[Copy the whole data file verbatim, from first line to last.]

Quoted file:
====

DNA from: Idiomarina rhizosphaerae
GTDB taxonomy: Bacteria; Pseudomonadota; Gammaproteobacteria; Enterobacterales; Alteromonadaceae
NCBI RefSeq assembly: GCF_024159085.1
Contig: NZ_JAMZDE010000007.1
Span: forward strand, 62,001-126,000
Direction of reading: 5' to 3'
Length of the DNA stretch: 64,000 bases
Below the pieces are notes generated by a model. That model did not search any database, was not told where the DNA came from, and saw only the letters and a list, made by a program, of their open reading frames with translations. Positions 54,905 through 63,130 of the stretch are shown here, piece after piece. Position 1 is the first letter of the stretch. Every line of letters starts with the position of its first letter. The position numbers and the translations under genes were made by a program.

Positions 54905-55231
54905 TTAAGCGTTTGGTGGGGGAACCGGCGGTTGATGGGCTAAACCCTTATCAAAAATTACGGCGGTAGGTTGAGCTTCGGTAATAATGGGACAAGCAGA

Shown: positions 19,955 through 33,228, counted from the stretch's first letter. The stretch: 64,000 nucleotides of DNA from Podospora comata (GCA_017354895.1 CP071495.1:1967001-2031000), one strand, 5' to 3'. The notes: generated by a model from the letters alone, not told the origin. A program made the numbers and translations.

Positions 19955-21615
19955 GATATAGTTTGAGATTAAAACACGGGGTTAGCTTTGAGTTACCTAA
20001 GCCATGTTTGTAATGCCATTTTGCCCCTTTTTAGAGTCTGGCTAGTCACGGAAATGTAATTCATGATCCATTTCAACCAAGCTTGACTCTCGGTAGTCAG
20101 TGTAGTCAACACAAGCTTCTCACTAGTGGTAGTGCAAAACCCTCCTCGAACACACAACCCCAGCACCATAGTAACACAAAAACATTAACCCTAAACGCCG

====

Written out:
DNA from: Idiomarina rhizosphaerae
GTDB taxonomy: Bacteria; Pseudomonadota; Gammaproteobacteria; Enterobacterales; Alteromonadaceae
NCBI RefSeq assembly: GCF_024159085.1
Contig: NZ_JAMZDE010000007.1
Span: forward strand, 62,001-126,000
Direction of reading: 5' to 3'
Length of the DNA stretch: 64,000 bases
Below the pieces are notes generated by a model. That model did not search any database, was not told where the DNA came from, and saw only the letters and a list, made by a program, of their open reading frames with translations. Positions 54,905 through 63,130 of the stretch are shown here, piece after piece. Position 1 is the first letter of the stretch. Every line of letters starts with the position of its first letter. The position numbers and the translations under genes were made by a program.

Positions 54905-55231
54905 TTAAGCGTTTGGTGGGGGAACCGGCGGTTGATGGGCTAAACCCTTATCAAAAATTACGGCGGTAGGTTGAGCTTCGGTAATAATGGGACAAGCAGA

Shown: positions 19,955 through 33,228, counted from the stretch's first letter. The stretch: 64,000 nucleotides of DNA from Podospora comata (GCA_017354895.1 CP071495.1:1967001-2031000), one strand, 5' to 3'. The notes: generated by a model from the letters alone, not told the origin. A program made the numbers and translations.

Positions 19955-21615
19955 GATATAGTTTGAGATTAAAACACGGGGTTAGCTTTGAGTTACCTAA
20001 GCCATGTTTGTAATGCCATTTTGCCCCTTTTTAGAGTCTGGCTAGTCACGGAAATGTAATTCATGATCCATTTCAACCAAGCTTGACTCTCGGTAGTCAG
20101 TGTAGTCAACACAAGCTTCTCACTAGTGGTAGTGCAAAACCCTCCTCGAACACACAACCCCAGCACCATAGTAACACAAAAACATTAACCCTAAACGCCG